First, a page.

Update 2: I have decided to post the full snippet of code from where I begin the for-loop to where the empty stream error occurs, in case anyone can see something I can't. This is the code in question:

public static void main(String[] args) throws IOException, InterruptedException {
File programOutputPath = new File("-- the compression file path --");
File folderPath = new File("-- the relative folder path --");
File compressOut = new File(folderPath + "compressed.lzw");
File[] allFiles = folderPath.listFiles(); // get an array of all files
FileWriter fw = new FileWriter(programOutputPath);
for(File file : allFiles) {
FileOutputStream fos = new FileOutputStream(compressOut);
PrintStream ps = new PrintStream(fos);
System.setOut(ps);
BufferedInputStream bis = new BufferedInputStream(new FileInputStream(file));
System.setIn(bis);
String[] cArgs = new String[2];
cArgs[0] = "-"; cArgs[1] = "-n";
String[] dArgs = new String[1];
dArgs[0] = "+";
String[] LZWArgs = new String[1];
LZWArgs[0] = "-";
System.err.println("File: " + file.toString());
if(!file.canWrite()) {
System.err.println("SKIPPED FILE");
}
if(file.getName().equalsIgnoreCase(".gitignore") || file.getName().equalsIgnoreCase("compressed.lzw")) continue;
MyLZW.main(cArgs); // runs fine
if(decompress) {
//MyLZW.main(dArgs); // not executing this
}
long sizeUnc = file.length();
long sizeC = compressOut.length();
double ratio = (double)sizeUnc/(double)sizeC; // compression ratio is correct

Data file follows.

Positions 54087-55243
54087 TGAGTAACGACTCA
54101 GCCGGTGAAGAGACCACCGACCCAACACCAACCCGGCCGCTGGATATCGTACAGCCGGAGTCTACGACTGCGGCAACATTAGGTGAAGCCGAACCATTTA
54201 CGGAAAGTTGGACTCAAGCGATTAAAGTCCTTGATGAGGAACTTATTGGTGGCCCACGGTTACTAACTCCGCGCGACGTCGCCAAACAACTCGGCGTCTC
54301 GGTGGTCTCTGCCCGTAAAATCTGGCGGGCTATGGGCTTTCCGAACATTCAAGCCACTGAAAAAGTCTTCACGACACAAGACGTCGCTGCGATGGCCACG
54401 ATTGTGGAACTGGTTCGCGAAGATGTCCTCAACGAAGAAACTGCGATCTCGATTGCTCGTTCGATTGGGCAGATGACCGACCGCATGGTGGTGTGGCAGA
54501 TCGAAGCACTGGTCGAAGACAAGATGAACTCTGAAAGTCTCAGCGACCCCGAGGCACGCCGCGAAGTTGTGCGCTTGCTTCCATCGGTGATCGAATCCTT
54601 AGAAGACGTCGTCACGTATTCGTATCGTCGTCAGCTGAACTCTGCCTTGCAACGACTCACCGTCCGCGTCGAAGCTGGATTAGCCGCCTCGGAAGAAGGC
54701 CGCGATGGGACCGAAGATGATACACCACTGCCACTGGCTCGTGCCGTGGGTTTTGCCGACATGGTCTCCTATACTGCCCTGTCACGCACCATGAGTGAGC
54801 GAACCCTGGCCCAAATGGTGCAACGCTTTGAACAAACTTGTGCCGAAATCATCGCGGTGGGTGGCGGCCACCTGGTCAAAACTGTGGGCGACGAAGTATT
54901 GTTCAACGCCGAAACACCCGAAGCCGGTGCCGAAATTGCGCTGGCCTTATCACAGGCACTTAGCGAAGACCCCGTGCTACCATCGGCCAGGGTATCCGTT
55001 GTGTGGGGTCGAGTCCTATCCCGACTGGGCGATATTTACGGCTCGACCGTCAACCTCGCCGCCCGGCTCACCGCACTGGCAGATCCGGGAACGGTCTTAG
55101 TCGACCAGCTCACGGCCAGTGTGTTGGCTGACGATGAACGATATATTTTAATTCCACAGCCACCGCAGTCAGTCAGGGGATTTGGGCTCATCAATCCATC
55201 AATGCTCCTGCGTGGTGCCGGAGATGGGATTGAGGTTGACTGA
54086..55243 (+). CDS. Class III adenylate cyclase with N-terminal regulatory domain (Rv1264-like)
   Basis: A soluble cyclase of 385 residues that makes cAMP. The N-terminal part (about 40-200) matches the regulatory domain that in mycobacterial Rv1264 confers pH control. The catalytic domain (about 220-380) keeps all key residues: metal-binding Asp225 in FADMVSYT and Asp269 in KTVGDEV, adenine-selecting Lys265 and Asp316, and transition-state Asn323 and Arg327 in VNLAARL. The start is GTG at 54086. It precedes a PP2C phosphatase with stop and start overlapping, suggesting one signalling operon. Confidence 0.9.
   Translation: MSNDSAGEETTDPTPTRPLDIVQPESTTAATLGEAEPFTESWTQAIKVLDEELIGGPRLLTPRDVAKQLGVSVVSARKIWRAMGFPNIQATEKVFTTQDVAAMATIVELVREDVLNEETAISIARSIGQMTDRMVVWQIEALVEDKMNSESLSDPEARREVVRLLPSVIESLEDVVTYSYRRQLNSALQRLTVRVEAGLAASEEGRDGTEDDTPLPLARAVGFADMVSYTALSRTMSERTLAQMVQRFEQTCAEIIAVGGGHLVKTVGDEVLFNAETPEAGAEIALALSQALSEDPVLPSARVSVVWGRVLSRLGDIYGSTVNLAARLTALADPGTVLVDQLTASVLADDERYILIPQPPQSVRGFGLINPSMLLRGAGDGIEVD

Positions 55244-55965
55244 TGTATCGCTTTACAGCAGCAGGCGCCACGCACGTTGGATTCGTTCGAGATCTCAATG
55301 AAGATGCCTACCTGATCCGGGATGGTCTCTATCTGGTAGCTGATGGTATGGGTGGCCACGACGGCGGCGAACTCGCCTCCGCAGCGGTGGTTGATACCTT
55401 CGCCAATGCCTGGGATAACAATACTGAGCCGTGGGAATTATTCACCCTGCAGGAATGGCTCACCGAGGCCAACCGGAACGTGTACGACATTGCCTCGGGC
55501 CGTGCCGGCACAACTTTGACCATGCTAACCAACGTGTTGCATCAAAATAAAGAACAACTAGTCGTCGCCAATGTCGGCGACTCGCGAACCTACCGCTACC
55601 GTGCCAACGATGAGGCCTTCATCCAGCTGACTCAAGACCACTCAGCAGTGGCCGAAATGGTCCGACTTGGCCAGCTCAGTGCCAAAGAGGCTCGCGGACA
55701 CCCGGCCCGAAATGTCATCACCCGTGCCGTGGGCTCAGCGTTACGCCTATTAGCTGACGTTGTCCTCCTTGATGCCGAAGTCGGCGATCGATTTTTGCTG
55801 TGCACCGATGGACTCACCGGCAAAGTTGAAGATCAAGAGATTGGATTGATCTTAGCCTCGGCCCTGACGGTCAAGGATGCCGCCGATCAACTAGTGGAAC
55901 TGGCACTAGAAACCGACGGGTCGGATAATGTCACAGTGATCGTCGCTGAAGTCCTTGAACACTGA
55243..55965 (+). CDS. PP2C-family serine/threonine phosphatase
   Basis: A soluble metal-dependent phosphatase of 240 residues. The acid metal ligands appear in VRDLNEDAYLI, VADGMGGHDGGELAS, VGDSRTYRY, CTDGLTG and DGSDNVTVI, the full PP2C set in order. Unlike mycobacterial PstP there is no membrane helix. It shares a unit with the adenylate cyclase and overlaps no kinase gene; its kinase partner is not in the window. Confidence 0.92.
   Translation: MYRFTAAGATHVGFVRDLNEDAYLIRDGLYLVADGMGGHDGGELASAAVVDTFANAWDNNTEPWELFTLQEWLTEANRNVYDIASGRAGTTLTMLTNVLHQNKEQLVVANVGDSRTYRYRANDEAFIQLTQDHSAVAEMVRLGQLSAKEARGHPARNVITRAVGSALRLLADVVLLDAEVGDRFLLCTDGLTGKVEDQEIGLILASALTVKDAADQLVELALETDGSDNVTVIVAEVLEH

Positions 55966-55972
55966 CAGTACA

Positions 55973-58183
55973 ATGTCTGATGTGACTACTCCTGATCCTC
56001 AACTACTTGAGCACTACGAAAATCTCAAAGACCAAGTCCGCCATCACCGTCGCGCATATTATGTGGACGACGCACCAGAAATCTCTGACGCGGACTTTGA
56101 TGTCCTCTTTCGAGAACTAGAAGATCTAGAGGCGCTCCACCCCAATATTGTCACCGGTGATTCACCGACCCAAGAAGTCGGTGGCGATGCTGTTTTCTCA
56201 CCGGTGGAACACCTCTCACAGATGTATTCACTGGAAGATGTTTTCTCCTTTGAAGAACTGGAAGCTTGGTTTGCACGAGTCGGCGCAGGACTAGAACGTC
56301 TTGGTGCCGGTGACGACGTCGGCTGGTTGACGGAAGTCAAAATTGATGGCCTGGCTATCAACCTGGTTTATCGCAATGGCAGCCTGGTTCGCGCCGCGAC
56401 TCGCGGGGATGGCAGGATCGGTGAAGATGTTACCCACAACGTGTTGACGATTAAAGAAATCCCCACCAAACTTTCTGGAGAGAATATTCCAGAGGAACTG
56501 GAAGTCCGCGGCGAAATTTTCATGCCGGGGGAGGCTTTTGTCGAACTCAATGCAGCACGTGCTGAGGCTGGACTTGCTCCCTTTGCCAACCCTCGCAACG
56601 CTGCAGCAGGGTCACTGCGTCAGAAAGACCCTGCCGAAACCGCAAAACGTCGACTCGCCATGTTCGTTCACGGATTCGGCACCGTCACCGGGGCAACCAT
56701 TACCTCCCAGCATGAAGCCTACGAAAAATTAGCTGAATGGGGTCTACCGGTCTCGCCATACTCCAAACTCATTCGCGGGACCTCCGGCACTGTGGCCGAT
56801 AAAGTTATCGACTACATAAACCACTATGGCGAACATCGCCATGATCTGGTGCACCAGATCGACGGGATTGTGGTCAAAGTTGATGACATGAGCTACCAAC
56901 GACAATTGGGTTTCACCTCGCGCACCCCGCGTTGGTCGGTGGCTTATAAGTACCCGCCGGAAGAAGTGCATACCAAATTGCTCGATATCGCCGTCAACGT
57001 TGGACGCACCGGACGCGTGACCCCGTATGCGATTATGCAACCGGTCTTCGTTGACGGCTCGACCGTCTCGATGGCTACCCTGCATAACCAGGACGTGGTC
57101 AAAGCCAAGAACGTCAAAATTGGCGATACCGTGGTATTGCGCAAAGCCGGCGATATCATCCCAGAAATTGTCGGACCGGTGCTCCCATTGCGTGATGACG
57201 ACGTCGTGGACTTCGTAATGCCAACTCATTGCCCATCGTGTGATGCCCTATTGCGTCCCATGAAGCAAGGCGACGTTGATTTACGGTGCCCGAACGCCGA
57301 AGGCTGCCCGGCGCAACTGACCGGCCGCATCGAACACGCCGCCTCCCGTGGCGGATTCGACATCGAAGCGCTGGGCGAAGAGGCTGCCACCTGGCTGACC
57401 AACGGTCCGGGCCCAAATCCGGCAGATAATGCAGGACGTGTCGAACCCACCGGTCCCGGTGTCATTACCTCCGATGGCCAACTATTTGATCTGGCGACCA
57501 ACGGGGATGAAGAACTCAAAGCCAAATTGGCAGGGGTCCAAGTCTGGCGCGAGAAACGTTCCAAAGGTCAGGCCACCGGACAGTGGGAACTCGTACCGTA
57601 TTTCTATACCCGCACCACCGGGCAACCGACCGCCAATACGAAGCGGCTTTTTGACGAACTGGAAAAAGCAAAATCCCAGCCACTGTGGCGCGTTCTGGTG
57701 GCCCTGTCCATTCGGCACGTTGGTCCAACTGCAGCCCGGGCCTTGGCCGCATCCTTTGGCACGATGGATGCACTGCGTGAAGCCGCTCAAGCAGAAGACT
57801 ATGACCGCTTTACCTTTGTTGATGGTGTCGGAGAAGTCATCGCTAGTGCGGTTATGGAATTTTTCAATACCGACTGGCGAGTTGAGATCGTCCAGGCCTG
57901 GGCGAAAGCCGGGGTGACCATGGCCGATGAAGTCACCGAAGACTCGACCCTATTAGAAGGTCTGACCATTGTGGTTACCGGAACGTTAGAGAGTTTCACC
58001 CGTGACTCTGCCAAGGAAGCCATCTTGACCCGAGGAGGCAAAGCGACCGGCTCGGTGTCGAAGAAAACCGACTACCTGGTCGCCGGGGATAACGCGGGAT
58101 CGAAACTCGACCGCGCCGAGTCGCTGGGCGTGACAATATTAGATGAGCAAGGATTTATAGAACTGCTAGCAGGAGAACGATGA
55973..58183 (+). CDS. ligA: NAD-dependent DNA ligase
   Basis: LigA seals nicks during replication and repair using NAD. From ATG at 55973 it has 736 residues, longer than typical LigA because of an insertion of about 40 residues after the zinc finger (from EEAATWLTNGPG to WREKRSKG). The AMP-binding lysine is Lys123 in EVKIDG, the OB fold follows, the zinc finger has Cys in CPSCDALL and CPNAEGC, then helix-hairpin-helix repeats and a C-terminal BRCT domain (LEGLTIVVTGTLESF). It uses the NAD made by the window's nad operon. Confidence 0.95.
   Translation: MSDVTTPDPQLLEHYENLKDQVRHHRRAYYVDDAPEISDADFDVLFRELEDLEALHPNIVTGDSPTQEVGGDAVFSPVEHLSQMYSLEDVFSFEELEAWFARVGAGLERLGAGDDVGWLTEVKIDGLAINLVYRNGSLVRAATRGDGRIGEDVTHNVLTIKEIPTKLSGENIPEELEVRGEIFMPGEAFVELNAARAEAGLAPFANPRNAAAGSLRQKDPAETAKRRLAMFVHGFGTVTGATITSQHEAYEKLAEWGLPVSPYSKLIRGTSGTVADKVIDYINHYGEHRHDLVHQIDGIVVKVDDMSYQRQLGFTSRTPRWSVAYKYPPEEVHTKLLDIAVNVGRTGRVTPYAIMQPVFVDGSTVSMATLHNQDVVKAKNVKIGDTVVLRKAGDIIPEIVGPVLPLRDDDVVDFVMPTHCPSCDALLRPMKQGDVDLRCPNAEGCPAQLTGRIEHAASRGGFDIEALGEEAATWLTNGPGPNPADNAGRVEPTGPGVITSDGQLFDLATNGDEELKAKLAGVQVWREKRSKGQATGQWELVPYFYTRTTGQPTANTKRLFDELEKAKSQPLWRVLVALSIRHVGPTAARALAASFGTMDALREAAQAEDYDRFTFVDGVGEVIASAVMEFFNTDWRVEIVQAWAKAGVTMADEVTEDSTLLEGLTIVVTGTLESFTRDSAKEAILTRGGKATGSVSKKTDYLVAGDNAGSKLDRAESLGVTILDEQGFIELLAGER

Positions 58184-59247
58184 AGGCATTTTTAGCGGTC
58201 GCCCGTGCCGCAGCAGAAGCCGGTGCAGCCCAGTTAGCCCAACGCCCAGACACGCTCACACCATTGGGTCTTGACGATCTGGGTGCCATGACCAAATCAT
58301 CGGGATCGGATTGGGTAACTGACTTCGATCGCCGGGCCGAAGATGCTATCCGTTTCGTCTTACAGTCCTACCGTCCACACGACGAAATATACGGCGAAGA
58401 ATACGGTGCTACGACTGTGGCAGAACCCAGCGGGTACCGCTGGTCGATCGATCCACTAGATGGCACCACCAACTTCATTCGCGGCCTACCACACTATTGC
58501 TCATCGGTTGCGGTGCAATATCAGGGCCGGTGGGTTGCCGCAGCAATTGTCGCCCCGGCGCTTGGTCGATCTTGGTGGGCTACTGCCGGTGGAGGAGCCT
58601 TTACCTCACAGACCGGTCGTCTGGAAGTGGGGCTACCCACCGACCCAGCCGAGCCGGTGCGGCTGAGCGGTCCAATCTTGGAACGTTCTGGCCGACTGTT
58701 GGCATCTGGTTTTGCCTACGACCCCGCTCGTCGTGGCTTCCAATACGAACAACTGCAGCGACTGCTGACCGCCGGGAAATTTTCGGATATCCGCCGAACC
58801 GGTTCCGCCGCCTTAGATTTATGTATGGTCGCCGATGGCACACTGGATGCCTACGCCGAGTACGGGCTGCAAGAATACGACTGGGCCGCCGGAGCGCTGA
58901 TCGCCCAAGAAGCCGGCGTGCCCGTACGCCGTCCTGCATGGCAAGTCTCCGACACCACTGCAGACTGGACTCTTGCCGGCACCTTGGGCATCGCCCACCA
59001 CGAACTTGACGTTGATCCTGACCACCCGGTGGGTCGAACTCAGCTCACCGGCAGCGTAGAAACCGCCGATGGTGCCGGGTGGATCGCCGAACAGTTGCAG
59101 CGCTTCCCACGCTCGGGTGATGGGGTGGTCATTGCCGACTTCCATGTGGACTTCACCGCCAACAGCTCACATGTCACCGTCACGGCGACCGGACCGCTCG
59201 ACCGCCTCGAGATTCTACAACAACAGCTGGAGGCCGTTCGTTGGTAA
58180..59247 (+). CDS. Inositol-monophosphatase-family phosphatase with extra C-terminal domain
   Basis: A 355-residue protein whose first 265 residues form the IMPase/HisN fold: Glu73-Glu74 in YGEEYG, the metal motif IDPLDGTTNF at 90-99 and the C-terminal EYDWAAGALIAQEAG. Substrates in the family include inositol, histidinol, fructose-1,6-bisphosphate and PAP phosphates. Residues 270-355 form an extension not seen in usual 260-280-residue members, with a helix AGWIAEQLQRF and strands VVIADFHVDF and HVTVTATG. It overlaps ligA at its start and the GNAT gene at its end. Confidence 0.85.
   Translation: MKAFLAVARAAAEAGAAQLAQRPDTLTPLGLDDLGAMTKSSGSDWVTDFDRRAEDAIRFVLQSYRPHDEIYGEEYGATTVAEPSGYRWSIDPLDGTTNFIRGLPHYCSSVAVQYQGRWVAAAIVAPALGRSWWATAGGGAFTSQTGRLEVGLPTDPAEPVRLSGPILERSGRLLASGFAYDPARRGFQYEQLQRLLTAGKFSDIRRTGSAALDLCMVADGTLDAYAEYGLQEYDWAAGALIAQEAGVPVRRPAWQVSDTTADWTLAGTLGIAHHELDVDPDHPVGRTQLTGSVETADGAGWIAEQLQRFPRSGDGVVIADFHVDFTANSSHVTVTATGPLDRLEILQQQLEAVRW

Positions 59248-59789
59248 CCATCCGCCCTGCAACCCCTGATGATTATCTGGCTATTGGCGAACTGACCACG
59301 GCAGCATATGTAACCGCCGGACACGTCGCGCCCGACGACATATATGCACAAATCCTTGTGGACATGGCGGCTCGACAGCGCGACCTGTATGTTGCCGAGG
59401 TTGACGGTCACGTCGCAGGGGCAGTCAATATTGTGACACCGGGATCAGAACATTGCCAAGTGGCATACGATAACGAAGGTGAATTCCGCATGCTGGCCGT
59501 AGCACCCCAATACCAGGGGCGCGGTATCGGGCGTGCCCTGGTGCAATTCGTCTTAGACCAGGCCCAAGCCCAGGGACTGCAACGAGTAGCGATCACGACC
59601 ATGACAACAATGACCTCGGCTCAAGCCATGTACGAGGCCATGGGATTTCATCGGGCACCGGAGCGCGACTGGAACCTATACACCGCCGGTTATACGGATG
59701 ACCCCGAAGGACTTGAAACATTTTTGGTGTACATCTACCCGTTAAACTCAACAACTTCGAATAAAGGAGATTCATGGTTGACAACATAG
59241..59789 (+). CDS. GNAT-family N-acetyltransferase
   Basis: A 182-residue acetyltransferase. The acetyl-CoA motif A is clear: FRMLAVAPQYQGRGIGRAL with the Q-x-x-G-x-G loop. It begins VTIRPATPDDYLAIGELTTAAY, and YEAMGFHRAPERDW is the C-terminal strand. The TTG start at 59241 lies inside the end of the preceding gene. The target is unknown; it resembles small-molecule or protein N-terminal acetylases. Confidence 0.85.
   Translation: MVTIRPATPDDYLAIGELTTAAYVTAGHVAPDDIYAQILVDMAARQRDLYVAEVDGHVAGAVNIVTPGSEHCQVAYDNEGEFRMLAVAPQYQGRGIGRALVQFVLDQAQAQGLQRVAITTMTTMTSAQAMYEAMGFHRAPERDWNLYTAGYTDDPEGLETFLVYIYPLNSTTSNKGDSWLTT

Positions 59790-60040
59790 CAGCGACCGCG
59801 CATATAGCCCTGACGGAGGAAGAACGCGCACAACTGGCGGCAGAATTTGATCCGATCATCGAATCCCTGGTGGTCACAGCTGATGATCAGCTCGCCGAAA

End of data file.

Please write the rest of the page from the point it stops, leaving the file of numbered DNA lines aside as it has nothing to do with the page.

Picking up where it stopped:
System.err.println("java MyLZW - -r <" + file.getName() + "> " + " compressed.lzw compression ratio:" + ratio ); // works fine
fw.write("java MyLZW - -n <" + file.getName() + "> " + " compressed.lzw compression ratio:" + ratio + "\n");
cArgs[1] = "-r";
bis.close(); // close BufferedInputStream
bis = new BufferedInputStream(new FileInputStream(file)); // reinitialize BIS
System.setIn(bis); // setIn to newly initialized BufferedInputStream
MyLZW.main(cArgs); // crashes here b/c empty input stream

Answer

It sounds like the problem is internal to the program; it may be retaining a reference to the original value of System.in on subsequent calls.

Another possibility is that the program is clobbering the input file (replacing it with an empty file) as a side-effect.

There is no problem calling System.setIn() repeatedly, and creating a new FileInputStream as you have done will indeed read the file again from the beginning. Therefore, the problem lies in code that you have not posted.


Inside the program, the input is initialized as a static variable, like this:

private static BufferedInputStream in = new BufferedInputStream(System.in); 

That initialization happens only once, when the class is loaded. This is a bad design, and it should be fixed. Because System.in is read only once, the subsequent changes you make with System.setIn() are ignored.

If you are unable to fix it properly, you could reset that variable with reflection, but this problem could just be the tip of the iceberg of bad design. Alternatively, you could try isolating this program in its own class loader, and create a new class loader each time your master process runs the program.

Comments